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Joseph Greco
Joe Pantoliano as John Marino
Julie Upton as Aunt Joanne
Barbara Sloan as Dawns Mother
Griffin Miner as Young Chris
Ronald McCullen as Construction Worker
Antony Del Rio as Gregg (as Anthony Del Rio)
Harriet Oser as Mrs. Greer
Bill Erfurth as Officer Savage
Devon Gearhart as Chris Marino
Marcia Gay Harden as Mary Marino
Storyline: A woman's schizophrenia affects her relationships with her husband and son.
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Coping with Madness
CANVAS is an autobiographical story by writer/director Joseph Greco and knowing that fact helps to forgive some of the weaknesses of the film. The story - how a family copes with the presence of paranoid schizophrenia and survives - comes from the heart and is as frank a film about the subject of mental illness as any out there. And for all the inherent tendencies to play it as a soap opera, the overriding effect is one of sharing lives challenged by the presence of a crushing disease.

Mary Marino (Marcia Gay Harden) has been afflicted with paranoid schizophrenia for nearly two years and her disease has affected her marriage to her working husband John (Joe Pantoliano in his best role to date) and her eleven year old son Chris (Devon Gearhart): John misses work to care for Mary and still pay for her mounting hospitalization and medical bills and Chris suffers abuse form his mocking school friends, frequently having to explain away his mother's erratic behavior. Mary paints (therapy) the same scene repeatedly, hears voices, and finally refuses to stay on her meds, a fact that results in her long-term hospitalization in a Psychiatric Hospital. John and Chris continue to love Mary despite the radical changes in their lives and each finds a means of coping: John goes on sick leave to build a sailboat for his wife and son in his backyard (he and Mary met and fell in love on a sailboat), and Chris takes up one of Mary's hobbies - sewing patches on shirts - and finds an audience and acceptance and income at his school. How the father and son survive and conquer their challenge presented by the mental illness of Mary serves to provide the ending to this story.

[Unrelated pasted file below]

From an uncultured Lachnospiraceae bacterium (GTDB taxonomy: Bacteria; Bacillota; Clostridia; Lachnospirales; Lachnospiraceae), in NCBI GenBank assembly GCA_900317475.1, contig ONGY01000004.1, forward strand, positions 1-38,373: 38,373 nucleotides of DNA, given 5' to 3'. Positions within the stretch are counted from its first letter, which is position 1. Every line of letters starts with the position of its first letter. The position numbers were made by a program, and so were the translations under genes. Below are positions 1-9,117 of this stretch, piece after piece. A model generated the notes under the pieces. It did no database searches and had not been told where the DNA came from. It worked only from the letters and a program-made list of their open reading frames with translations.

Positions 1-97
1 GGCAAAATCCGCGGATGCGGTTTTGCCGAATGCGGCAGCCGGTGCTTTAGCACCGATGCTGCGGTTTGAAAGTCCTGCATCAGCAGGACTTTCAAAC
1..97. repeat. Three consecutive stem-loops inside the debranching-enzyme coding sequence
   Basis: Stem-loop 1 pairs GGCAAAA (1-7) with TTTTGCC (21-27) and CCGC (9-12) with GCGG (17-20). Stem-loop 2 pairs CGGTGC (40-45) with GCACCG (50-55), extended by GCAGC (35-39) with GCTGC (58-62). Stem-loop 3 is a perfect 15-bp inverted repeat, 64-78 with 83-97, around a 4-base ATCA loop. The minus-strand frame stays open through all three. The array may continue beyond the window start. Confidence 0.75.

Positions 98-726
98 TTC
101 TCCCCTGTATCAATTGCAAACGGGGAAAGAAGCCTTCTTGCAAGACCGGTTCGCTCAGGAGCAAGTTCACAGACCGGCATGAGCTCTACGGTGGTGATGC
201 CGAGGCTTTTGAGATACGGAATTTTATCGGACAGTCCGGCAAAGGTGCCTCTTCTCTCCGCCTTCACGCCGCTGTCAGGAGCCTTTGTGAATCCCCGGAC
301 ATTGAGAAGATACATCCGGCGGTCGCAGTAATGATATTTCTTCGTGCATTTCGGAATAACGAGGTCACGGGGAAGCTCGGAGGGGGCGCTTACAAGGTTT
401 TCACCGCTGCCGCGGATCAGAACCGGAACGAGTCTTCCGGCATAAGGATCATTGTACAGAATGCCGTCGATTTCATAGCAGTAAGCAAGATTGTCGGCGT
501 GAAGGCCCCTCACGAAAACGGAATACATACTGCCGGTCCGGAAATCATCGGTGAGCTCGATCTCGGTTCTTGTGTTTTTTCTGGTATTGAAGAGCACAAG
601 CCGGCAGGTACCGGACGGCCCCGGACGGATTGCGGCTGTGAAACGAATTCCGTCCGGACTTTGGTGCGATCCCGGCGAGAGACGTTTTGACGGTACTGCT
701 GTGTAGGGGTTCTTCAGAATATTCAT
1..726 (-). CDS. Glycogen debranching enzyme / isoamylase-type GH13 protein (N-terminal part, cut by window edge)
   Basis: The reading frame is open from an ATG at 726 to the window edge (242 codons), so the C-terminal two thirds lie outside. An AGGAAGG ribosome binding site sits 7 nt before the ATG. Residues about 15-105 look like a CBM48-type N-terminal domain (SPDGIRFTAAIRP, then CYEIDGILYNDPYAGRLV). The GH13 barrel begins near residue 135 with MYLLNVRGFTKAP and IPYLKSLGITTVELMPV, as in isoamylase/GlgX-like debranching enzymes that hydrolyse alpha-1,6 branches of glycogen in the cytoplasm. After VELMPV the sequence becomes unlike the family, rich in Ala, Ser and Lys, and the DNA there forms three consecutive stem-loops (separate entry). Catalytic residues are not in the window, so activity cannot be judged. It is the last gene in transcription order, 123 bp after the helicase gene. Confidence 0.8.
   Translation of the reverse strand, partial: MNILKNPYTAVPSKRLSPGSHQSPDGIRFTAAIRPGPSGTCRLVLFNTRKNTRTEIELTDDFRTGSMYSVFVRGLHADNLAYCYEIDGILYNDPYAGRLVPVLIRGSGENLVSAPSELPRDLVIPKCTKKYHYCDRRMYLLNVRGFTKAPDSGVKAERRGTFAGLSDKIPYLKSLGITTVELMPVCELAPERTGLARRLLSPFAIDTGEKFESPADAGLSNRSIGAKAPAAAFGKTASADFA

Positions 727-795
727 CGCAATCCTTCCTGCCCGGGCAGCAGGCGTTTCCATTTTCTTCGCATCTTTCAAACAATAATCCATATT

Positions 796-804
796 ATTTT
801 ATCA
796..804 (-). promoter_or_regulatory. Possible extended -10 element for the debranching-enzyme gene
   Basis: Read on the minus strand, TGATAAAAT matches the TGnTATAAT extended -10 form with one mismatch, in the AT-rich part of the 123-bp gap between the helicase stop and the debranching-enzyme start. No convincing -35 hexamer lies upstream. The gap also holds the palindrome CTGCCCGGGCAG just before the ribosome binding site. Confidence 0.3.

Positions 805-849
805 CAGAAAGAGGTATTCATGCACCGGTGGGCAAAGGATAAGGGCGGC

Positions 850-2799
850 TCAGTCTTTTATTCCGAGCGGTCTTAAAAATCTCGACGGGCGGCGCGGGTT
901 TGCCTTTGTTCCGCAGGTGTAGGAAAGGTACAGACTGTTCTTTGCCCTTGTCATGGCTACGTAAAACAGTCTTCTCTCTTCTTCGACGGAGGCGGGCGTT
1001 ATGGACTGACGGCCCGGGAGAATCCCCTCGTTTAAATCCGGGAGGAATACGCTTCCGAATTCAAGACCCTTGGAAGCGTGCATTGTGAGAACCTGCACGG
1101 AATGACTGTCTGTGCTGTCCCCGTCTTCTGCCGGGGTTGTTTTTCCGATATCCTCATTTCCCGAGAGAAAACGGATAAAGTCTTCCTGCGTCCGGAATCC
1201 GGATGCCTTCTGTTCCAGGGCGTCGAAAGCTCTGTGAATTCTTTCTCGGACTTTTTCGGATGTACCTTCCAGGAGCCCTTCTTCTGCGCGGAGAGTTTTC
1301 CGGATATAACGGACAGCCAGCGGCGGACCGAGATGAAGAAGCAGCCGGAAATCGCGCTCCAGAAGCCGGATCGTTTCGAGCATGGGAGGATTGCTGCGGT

Each of the actors is excellent, especially Pantoliano. Harden is a solid actress but the script fails to capture the essence of her response to her disease. The film feels disjointed and inconsistent and has holes of undeveloped subplots and lines of thought that keep the movie grounded. But knowing that the story is true encourages the viewer to forgive the flaws and appreciate the tough subject matter that should help every viewer to better understand the effect of mental illness on a family. Grady Harp
Superb film that brings humanity to families that suffer from Schizophrenia
Whereas "A Beautiful Mind" was a thoughtful, consciousness-raising, award winning film concerning Schizophrenia, this film is even better. Marcia Gay Harden's performance is right on the money showing the terror of this illness and the human being who exists right along with it. Young Devon Gearhart and Joe Pantoliano as the son and father in the family, accurately depict the agonizing impact on the family, in an understated, never sappy way. The film accurately depicts the course of the illness, hope followed by dashed hopes, followed by renewed hopes. This is a chronic, relapsing illness that has to be fought every day. SPOILER ALERT FOR WHAT FOLLOWS! Even the last scene which shows the triumphant reunion of the family, shows the family returning to the hospital where the mother is still a patient. She is making progress, but still has a long way to go. The film stays honest to the end.
A Near Perfect Film